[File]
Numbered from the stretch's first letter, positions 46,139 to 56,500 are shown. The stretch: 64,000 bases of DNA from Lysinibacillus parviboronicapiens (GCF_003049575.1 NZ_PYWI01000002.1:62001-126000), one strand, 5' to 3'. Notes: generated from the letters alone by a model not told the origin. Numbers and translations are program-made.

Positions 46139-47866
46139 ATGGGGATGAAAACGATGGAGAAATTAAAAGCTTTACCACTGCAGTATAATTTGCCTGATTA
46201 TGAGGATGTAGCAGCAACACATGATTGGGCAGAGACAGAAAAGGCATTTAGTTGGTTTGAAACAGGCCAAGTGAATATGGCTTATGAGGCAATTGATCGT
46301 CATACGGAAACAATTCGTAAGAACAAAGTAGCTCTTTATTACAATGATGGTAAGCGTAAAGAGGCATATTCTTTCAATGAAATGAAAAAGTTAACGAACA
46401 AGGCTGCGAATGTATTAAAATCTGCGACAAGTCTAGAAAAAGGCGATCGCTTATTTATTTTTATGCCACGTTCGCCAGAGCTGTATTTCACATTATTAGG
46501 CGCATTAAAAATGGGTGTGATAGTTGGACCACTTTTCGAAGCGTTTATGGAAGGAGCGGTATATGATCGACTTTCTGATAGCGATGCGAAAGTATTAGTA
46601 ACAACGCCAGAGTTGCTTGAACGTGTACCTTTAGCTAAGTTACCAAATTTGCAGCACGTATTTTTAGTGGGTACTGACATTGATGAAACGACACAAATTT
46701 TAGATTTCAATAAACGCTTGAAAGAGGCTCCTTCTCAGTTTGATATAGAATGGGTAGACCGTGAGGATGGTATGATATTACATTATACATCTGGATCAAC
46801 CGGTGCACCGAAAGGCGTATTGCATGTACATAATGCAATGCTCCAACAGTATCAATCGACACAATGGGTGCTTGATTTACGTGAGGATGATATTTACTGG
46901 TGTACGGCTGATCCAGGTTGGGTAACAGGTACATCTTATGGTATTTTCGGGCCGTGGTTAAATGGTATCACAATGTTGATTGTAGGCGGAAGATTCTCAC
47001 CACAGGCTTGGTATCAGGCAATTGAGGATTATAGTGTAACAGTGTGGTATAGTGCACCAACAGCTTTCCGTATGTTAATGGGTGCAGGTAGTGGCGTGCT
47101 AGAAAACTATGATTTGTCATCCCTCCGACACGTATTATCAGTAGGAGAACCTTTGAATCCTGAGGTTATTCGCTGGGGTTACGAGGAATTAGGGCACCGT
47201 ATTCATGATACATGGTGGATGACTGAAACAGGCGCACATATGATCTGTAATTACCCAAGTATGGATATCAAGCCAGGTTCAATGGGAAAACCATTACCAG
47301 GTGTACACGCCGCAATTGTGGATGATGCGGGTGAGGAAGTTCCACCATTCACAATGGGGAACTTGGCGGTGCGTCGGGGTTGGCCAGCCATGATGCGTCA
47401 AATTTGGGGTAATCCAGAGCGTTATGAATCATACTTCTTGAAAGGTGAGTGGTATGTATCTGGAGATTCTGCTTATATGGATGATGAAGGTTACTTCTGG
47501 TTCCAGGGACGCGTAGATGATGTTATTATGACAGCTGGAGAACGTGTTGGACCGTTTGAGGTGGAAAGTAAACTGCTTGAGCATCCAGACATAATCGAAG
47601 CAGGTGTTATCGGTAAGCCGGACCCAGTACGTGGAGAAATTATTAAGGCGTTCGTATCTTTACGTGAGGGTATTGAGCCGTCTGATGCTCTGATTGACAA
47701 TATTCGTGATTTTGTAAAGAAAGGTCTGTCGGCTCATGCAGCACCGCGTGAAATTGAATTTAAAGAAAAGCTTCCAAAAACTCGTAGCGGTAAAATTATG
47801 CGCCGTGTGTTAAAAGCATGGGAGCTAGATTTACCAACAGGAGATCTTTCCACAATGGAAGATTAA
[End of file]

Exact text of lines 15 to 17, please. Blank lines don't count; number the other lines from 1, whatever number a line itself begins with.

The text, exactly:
47301 GTGTACACGCCGCAATTGTGGATGATGCGGGTGAGGAAGTTCCACCATTCACAATGGGGAACTTGGCGGTGCGTCGGGGTTGGCCAGCCATGATGCGTCA
47401 AATTTGGGGTAATCCAGAGCGTTATGAATCATACTTCTTGAAAGGTGAGTGGTATGTATCTGGAGATTCTGCTTATATGGATGATGAAGGTTACTTCTGG
47501 TTCCAGGGACGCGTAGATGATGTTATTATGACAGCTGGAGAACGTGTTGGACCGTTTGAGGTGGAAAGTAAACTGCTTGAGCATCCAGACATAATCGAAG